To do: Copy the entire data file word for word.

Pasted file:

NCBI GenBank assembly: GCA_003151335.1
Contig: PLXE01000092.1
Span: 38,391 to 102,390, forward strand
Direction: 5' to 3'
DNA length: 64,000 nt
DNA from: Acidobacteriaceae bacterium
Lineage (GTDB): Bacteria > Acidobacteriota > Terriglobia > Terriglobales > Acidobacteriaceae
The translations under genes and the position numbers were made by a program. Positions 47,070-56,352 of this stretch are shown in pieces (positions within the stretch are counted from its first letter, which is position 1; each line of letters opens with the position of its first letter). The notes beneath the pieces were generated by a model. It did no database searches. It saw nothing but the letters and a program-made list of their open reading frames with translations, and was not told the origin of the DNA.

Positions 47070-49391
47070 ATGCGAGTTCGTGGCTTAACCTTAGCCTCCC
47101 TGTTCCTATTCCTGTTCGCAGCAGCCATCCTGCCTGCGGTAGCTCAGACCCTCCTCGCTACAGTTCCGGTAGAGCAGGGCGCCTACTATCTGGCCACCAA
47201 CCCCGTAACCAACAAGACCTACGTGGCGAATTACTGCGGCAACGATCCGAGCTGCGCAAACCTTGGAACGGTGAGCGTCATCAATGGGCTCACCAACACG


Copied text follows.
NCBI GenBank assembly: GCA_003151335.1
Contig: PLXE01000092.1
Span: 38,391 to 102,390, forward strand
Direction: 5' to 3'
DNA length: 64,000 nt
DNA from: Acidobacteriaceae bacterium
Lineage (GTDB): Bacteria > Acidobacteriota > Terriglobia > Terriglobales > Acidobacteriaceae
The translations under genes and the position numbers were made by a program. Positions 47,070-56,352 of this stretch are shown in pieces (positions within the stretch are counted from its first letter, which is position 1; each line of letters opens with the position of its first letter). The notes beneath the pieces were generated by a model. It did no database searches. It saw nothing but the letters and a program-made list of their open reading frames with translations, and was not told the origin of the DNA.

Positions 47070-49391
47070 ATGCGAGTTCGTGGCTTAACCTTAGCCTCCC
47101 TGTTCCTATTCCTGTTCGCAGCAGCCATCCTGCCTGCGGTAGCTCAGACCCTCCTCGCTACAGTTCCGGTAGAGCAGGGCGCCTACTATCTGGCCACCAA
47201 CCCCGTAACCAACAAGACCTACGTGGCGAATTACTGCGGCAACGATCCGAGCTGCGCAAACCTTGGAACGGTGAGCGTCATCAATGGGCTCACCAACACG